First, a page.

In-feed sponsored content success rely on brand familiarity, trust, more

By on Jul, 24 2014 with Comments 0

IAB / Interactive Advertising BureauA new comprehensive study of U.S. online news users by the Interactive Advertising Bureau and Edelman Berland shows that relevancy (90%) is the top factor in sparking interest in in-feed sponsored content, yet it also clearly demonstrates that the public’s feelings about the advertiser itself determines the success of this type of native advertising. Criteria such as brand familiarity and trust (81%), as well as subject matter expertise (82%), were identified as critical in driving news reading consumers’ interest in sponsored content.

Preconceived opinions about a publisher are also an important part of the equation, with the research showing that a positive view of a news site’s credibility can significantly impact readers’ feelings about sponsored content – sparking a 33 percent uptick in perceived credibility of the ad’s content.

Good storytelling was also singled out as a key part of the mix. Nearly two-thirds (60%) of online news visitors said that they are more open to digital advertising that focuses on a story rather than selling a product.

“This new study shows that in-feed sponsored content can be a win for brands and publishers both, when consumers’ viewpoints are taken into account,” said Sherrill Mane, Senior Vice President, Research, Analytics and Measurement, IAB. “News publishers get greater impact when they work with familiar and trusted brands. By the same token, marketers see greater lift when publishers are perceived by consumers as credible news outlets. There are a myriad of other issues at play too, so it is incumbent upon everyone involved to understand key criteria when agreeing to a native advertising campaign.”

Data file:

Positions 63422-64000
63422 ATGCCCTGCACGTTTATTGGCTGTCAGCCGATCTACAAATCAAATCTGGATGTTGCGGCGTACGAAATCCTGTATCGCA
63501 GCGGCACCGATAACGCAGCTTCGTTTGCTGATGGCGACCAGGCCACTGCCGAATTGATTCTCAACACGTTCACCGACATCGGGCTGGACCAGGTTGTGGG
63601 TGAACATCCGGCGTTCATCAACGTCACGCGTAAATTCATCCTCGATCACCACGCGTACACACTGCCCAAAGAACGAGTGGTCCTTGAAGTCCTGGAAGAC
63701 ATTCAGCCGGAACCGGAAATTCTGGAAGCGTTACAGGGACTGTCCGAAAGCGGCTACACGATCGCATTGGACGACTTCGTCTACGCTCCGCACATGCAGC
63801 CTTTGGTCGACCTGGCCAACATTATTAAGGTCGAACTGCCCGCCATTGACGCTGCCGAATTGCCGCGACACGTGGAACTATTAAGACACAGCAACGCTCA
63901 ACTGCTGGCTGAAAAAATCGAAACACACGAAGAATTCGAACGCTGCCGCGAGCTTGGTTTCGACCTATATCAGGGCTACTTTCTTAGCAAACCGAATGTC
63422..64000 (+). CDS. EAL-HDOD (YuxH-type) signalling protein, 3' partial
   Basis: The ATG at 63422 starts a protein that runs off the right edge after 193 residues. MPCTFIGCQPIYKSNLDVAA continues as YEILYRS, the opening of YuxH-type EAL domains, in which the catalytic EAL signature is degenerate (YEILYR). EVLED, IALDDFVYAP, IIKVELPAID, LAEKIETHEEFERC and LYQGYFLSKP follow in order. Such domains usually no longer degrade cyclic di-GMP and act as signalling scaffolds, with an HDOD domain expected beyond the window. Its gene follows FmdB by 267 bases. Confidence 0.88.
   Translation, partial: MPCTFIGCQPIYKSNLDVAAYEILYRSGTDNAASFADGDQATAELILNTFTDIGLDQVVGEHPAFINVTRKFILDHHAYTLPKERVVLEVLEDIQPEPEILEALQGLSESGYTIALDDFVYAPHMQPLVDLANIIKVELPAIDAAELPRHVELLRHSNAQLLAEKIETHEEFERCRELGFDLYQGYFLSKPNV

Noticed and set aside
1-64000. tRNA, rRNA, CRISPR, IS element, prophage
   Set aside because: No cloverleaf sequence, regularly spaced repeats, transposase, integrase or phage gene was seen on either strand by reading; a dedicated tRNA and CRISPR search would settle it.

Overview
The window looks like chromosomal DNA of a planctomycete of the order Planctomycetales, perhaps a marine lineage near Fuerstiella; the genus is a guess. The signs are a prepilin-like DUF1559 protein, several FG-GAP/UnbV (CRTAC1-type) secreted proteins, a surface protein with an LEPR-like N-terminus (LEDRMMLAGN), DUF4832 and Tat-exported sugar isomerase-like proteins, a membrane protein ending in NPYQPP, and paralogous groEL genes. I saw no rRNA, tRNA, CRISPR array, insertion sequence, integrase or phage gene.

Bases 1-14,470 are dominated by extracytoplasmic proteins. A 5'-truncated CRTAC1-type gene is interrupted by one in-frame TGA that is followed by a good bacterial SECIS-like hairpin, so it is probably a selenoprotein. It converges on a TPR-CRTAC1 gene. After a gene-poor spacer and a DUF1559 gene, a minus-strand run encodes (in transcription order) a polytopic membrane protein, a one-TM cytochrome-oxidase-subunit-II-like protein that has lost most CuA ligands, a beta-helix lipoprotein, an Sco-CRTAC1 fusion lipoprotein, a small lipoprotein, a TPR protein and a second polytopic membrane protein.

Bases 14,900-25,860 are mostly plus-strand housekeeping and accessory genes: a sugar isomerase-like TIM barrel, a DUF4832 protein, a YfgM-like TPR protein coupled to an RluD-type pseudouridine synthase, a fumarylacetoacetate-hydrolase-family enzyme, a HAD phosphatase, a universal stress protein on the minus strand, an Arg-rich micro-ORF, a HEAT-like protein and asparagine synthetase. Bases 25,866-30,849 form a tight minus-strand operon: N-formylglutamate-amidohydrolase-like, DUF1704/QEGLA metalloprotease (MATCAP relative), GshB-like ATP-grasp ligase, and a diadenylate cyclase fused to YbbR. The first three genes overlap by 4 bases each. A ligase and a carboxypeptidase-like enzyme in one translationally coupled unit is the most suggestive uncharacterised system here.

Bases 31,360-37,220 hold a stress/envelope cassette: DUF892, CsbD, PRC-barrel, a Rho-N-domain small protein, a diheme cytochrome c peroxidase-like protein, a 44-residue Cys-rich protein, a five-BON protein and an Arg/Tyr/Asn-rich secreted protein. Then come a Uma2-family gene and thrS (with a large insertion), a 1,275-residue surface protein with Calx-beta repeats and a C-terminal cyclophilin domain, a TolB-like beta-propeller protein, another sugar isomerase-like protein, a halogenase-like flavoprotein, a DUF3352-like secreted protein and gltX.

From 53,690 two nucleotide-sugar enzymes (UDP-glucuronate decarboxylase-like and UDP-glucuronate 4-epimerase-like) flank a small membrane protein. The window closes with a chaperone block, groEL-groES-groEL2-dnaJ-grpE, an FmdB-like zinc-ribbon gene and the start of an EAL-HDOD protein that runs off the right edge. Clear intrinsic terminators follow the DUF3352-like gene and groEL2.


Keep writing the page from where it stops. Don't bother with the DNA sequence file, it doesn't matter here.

Drilling down into specific news verticals – business, entertainment and general news – revealed differences in each news user group’s perception of sponsored content. For example, when asked to look at real-world mockups of news pages, most business and entertainment news audiences (82% and 85% respectively) felt that in-feed sponsored content was easy to single out, while the general news audience had more trouble, with less than half (41%) recognizing that the material was advertising.

General news audiences continued to be an outlier throughout the research, but when handled correctly, the study finds that sponsored content can offer a strong upside for both marketer and publisher across all three verticals. More than half of business and entertainment news users surveyed stated that sponsored content has the potential to increase the favorability of a brand advertiser and news site across a variety of dimensions. A similar response is also possible with the general news audience, but it seems that they have a higher bar for in-feed sponsored content in order to boost their approval of a marketer or publisher.

“We already knew from click-through rates and other metrics that sponsored content, or native advertising, has performed well compared to other display ads,” said Steve Rubel, Chief Content Strategist, Edelman. “But, with these findings, we’ve now uncovered how consumers really feel about this content – and are able to provide insights into what it will take for brands and publishers to succeed when it comes to this form of native advertising.”

“In-depth consumer research, such as this, will ultimately benefit advertisers, publishers and consumers alike,” said Ari Lewine, Co-Founder and Chief Strategy Officer of TripleLift, which served as the sponsor of the study. “It’s essential to have objective research on consumers’ viewpoints, and that’s why TripleLift supported this endeavor.”

 

Filed Under Broadcast News Internet

About The Author: Carl has been with RBR-TVBR since 1997 and is currently Managing Director/Senior Editor. Residing in Northern Virginia, he covers the business of broadcasting, advertising, programming, new media and engineering. He’s also done a great deal of interviews for the company and handles our ever-growing stable of bylined columnists.

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